Members of Alpha Chi Omega have long found service to others – on Hera Day and throughout
the year – to be one of the most fulfilling and meaningful parts of their membership.
During World War I, for example, members reached out to support French children who were orphaned during the war.
During World War II, members supported nursery schools serving families with parents serving in the war or working on the home front..
The Delta Delta (West San Fernando Valley, California) and Alpha Kappa Alpha (Pasadena, California) alumnae chapters led the effort to adopt the cause of cerebral palsy,
and by unanimous vote of the 1947 National Convention delegates, the Fraternity began its support of the National Society for Crippled Children and Adults, assisting at the local and national levels by funding scholarships and providing equipment and service locally.
This provided members the opportunity to reach out to children who were suffering from and to educate members and the public about cerebral palsy.
The Fraternity made an initial gift of $5,000 to provide fellowships and scholarships that would enable doctors,
therapists and educators to further their study of work with children with cerebral palsy.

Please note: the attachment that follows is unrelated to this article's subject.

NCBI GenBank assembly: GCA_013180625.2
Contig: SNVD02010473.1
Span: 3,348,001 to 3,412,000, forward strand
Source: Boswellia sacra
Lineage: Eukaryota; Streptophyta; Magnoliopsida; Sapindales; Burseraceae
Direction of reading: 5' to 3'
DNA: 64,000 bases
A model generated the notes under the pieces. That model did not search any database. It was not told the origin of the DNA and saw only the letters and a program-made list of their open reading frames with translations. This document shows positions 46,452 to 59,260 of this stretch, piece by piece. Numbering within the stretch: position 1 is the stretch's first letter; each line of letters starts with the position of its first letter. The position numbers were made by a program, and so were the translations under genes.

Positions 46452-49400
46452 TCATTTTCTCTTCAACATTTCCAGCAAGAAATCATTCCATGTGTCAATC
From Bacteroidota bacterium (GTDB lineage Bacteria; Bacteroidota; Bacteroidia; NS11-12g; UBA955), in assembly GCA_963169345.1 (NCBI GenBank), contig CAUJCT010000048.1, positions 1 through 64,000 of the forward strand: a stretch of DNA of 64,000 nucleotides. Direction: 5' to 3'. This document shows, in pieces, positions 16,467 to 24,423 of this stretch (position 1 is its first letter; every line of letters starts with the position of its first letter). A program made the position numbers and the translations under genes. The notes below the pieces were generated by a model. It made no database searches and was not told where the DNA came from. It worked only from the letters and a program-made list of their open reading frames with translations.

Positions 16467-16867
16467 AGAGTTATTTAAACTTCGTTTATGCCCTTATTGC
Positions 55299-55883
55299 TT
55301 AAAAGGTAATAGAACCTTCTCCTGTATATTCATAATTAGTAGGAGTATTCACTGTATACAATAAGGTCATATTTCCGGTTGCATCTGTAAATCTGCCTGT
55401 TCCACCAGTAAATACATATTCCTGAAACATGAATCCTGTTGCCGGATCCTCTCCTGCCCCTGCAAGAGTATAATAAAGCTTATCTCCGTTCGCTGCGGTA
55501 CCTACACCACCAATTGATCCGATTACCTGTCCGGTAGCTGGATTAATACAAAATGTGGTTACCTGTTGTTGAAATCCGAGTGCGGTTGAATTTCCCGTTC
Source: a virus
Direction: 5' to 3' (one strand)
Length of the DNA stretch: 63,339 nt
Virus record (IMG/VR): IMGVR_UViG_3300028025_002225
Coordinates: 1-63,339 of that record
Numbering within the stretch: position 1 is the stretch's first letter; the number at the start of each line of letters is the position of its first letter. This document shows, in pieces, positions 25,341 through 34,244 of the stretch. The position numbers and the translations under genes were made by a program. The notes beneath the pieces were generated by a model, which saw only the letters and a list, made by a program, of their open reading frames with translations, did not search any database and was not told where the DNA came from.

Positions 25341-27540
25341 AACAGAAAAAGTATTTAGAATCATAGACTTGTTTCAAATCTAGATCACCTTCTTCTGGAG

In May 1948, the first scholarships were granted. In her 1948 report to the membership, National President Gladys Drach Power commented on the success to date of the project, saying,
“It is very heartening to note that this enthusiasm extends to all parts of the country, includes all age groups, and has stimulated the work of alumnae groups, active chapters, and mothers’ clubs.”
At the 1951 National Convention, delegates voted to expand support by making self-help
toys designed to provide both entertainment and orthopedic value for affected children.
A popular “traveling toy exhibit” helped collegiate and alumnae chapters promote the project,
and members created the Toy Book, which included patterns, instructions and photographs of the toys.
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